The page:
Rights Group Asks Justices to Release Inmates Over COVID-19

The ACLU of Montana filed the emergency petition Tuesday on behalf of the rights group

By Associated Press

HELENA – Disability Rights Montana is asking the state Supreme Court to order the release of some prison and jail inmates to prevent the spread of the coronavirus.

The ACLU of Montana filed the emergency petition Tuesday on behalf of the rights group and asked for a hearing or for the court to appoint a special master to oversee a reduction of the number of people in custody during the ongoing pandemic.

“With a virus this contagious and this lethal, the state has an obligation to act immediately,” Bernadette Franks-Ongoy, executive director of Disability Rights Montana, said in a statement. “Without swift action, the ripple effect of an outbreak in correctional facilities will endanger everyone, hitting people with disabilities especially hard. Reducing the number of people in prisons and jails is consistent with the recommendations of public health experts and will save lives.”

The petition argues that subjecting non-dangerous prisoners with disabilities to an outbreak of COVID-19 amounts to deliberate indifference to prisoners’ health and safety.

Inmates in overcrowded facilities are unable to exercise social distancing, which is one of the key ways to prevent the spread of the virus, the petition states.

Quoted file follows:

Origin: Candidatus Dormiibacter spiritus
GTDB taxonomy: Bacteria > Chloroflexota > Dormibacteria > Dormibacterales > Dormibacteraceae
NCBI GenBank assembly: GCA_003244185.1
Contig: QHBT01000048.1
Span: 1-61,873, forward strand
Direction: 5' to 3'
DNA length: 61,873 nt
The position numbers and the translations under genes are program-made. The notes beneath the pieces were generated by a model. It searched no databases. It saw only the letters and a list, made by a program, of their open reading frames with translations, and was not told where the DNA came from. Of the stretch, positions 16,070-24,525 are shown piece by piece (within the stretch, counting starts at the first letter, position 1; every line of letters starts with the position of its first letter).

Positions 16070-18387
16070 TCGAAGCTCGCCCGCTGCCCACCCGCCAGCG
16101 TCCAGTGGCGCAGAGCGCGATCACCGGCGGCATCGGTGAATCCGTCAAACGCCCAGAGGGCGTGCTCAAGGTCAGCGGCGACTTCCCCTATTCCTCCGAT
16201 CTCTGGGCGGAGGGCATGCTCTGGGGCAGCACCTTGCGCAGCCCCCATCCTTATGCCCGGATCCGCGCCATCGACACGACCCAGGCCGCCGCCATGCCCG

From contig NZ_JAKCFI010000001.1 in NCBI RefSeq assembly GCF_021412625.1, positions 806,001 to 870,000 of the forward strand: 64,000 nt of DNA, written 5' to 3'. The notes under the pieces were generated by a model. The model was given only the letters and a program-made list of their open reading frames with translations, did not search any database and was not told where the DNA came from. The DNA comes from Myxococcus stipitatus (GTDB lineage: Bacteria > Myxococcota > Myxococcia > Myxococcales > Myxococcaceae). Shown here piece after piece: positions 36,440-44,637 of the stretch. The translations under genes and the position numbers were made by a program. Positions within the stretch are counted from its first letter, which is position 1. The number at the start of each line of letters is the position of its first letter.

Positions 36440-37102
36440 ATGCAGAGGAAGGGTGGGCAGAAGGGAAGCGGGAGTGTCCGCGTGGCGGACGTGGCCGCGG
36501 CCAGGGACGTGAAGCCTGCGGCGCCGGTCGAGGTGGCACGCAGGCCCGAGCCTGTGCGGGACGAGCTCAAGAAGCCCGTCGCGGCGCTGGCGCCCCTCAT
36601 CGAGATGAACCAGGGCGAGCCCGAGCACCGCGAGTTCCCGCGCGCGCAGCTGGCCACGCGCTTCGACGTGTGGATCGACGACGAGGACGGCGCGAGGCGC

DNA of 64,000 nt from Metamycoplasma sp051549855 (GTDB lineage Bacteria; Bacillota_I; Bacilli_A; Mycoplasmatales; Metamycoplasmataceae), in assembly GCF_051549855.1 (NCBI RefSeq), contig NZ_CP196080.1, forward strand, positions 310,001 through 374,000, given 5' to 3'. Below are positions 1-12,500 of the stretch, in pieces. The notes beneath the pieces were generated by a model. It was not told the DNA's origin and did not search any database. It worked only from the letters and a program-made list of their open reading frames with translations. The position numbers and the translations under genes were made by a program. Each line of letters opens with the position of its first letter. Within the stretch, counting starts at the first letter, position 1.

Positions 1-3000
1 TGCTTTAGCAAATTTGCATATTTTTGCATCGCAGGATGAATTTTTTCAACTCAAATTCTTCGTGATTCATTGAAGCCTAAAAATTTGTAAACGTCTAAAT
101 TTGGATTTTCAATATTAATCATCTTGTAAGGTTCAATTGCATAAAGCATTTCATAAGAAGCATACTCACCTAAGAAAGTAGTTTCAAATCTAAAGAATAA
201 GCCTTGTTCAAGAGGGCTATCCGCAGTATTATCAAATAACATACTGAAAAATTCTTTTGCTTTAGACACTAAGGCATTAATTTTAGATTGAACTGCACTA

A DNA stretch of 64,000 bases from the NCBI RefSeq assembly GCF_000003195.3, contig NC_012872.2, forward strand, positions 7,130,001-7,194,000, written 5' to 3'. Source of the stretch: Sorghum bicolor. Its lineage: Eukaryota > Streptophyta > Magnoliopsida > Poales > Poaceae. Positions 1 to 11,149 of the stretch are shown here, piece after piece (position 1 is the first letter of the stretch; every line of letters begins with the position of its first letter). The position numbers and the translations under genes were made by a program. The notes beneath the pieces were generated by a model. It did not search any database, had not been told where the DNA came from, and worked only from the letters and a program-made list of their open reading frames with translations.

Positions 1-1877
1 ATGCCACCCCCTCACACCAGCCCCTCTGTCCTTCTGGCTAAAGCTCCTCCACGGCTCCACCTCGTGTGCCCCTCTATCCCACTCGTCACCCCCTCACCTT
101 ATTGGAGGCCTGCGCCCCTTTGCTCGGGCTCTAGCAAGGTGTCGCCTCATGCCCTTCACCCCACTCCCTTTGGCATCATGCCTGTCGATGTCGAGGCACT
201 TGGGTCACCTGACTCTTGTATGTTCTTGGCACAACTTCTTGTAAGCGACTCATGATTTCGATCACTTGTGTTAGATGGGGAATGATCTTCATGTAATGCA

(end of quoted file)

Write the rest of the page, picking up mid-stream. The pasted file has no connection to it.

On March 23, Chief Justice Mike McGrath asked city and county courts to consider releasing as many people from jail as possible to avoid the spread of the virus. The petition argues that only some counties are doing so.

“This is a dire emergency,” said Justin Stalpes, attorney at Beck, Amsden and Stalpes. “The response cannot be patchwork — the only thing that will stop, or at least slow, the risk of a COVID-19 outbreak in correctional facilities and communities is a swift and uniform state-wide response.”

For most people, the new coronavirus causes mild or moderate symptoms, such as fever and cough. For others, especially older adults and people with existing health problems, the virus can cause more severe illness, including pneumonia, and death.

Montana’s health department reported 208 cases of COVID-19, 17 hospitalizations and five deaths as of Wednesday morning.

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